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Sorchaga v. Ride Auto, LLC

Court of Appeals of Minnesota

March 20, 2017

Esmeralda Sorchaga, Respondent,
v.
Ride Auto, LLC, et al., Appellants.

         Dakota County District Court File No. 19HA-CV-14-3536

          Todd Murray, Friedman Iverson, Minneapolis, Minnesota (for respondent)

          Robert J. Bruno, Robert J. Bruno, Ltd., Burnsville, Minnesota (for appellants)

          Edward Kautzer, Ruvelson & Kautzer, Ltd., St. Paul, Minnesota (for amicus curiae Northland Independent Auto Dealers Association)

          Considered and decided by Hooten, Presiding Judge; Reilly, Judge; and Smith, Tracy M., Judge.

         SYLLABUS

         1. Denial of a motion for summary judgment arguing that a party has not pleaded fraud with sufficient particularity under Minn. R. Civ. P. 9.02 is not within an appellate court's scope of review after a trial has been held and the parties have been given a full and fair opportunity to litigate their claims.

          2. A merchant's fraudulent misrepresentation about the condition, value, quality, or fitness of the goods for any purpose is a "circumstance" under Minn. Stat. § 336.2-316(3)(a) (2016) that may invalidate a warranty disclaimer.

          OPINION

          SMITH, TRACY M., Judge

         This tort and contract case arises out of appellant Esmeralda Sorchaga's purchase of a 2008 Ford F-350 pickup truck from respondent Ride Auto, L.L.C., a used-car dealership. Respondent Western Surety Company is the bond-surety holder for Ride Auto. Sorchaga brought claims of fraud and breach of implied warranty of merchantability, as well as a claim for attorney fees under the Magnuson-Moss Warranty Act (MMWA), against Ride Auto and Western Surety. Following a bench trial, the district court awarded Sorchaga $14, 366.03 in damages and $21, 949.35 in attorney fees, and ordered Sorchaga to provide Ride Auto with an opportunity to retrieve the truck.

         On appeal, Ride Auto and Western Surety argue that (1) the judgment is void because Sorchaga failed to file her amended complaint with the district court; (2) the district court erred in denying Ride Auto's motions for summary judgment; (3) the district court erred in denying Ride Auto's motion for judgment as a matter of law; (4) the district court clearly erred in finding that sufficient evidence supported Sorchaga's fraud claim; (5) the district court erred in concluding that Ride Auto's disclaimer of the implied warranty of merchantability was ineffective; (6) the district court erred in awarding attorney fees under the MMWA; (7) the district court erred in ordering judgment in favor of Sorchaga on both her fraud and breach-of-warranty claims; and (8) the district court's judgment with respect to Western Surety is unsupported as a matter of law. We conclude that the district court did not err with respect to any of these issues and, therefore, affirm.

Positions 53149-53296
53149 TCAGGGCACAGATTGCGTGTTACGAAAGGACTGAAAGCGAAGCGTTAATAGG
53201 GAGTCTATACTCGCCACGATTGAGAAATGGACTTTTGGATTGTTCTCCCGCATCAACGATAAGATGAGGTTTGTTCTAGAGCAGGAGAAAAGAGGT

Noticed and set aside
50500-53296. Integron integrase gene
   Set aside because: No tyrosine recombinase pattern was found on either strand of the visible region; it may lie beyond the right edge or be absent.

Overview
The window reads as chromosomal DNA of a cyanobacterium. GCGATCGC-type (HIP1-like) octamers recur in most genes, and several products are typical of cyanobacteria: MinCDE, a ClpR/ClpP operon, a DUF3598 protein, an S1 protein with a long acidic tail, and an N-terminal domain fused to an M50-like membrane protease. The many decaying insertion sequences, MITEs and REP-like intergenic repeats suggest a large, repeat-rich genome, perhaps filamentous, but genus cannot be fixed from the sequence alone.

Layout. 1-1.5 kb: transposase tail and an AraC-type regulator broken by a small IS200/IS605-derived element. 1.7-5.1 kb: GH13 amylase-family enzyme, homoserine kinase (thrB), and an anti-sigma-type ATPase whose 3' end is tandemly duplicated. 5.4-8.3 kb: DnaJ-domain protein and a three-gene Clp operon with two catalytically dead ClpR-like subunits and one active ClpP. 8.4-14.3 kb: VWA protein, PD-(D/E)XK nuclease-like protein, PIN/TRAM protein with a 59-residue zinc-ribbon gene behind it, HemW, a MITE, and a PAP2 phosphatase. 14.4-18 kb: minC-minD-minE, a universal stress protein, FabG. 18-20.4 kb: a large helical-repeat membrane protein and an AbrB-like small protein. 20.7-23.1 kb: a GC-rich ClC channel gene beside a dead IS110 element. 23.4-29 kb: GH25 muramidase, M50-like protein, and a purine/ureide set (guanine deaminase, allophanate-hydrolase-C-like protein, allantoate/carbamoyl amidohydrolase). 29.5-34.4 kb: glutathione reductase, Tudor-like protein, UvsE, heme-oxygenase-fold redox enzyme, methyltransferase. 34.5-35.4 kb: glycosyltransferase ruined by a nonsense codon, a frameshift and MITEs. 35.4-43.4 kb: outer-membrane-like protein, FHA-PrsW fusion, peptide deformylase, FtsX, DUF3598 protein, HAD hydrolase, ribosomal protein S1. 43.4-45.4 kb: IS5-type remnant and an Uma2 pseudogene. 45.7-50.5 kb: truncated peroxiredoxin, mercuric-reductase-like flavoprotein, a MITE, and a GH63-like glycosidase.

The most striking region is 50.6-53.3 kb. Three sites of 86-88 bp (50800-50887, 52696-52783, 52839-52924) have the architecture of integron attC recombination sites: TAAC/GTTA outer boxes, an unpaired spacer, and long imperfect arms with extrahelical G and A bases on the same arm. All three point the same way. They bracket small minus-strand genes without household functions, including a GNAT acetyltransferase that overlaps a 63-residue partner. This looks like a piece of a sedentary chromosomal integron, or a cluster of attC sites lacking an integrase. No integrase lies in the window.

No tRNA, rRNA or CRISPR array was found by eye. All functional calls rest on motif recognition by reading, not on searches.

FACTS

         In March 2014, Ride Auto purchased a 2008 Ford F-350 pickup truck from Metro Salvage Yard for $6, 770. The original owner had sold the truck to the salvage company because the engine needed repairs. The original owner had taken the truck to a Ford dealer, who diagnosed the truck as having a "blown" motor, causing the truck to lack power and to smoke from the tailpipe. By the time the original owner sold the truck to the salvage yard, the check-engine light had turned on and the truck could no longer start or be driven. Ride Auto had the truck delivered to it on a flatbed truck, had body and cosmetic repairs completed, and ensured that the truck would start and drive short distances.

         Sorchaga and her husband went to Ride Auto on May 20, 2014, to look at trucks for her husband's roofing business. They spoke with Jordy Perez, who was acting as Ride Auto's salesperson, about the truck. The Sorchagas returned to Ride Auto on May 21 and test drove the truck with Perez. During the test drive, the truck smoked from the tailpipe and the check-engine light was illuminated. Sorchaga asked about the check-engine light. Perez told Sorchaga that the truck had a faulty oxygen sensor but represented that the oxygen sensor would be easy to fix and that the truck would last a long time after it was fixed. He also explained that the smoke was a result of the truck being a diesel that smokes when it warms up. Perez also indicated that the truck could be driven with the check-engine light on and, if purchased, could be brought back to Ride Auto to be fixed after a couple of days. After the test drive, Sorchaga asked whether Ride Auto could place the truck on a scanner to determine the cause of the check-engine light. Arash Shakibi, an owner of Ride Auto, informed Sorchaga that Ride Auto's mechanic was uncertified and could not perform the inspection. Perez again told Sorchaga that the check-engine light was caused by a faulty oxygen sensor, and Shakibi did not correct that statement. Ride Auto provided Sorchaga with an ASC Vehicle Protection Plan (ASC agreement) at no cost, and Shakibi told Sorchaga that the ASC agreement would allow her to have the truck inspected and repaired for free.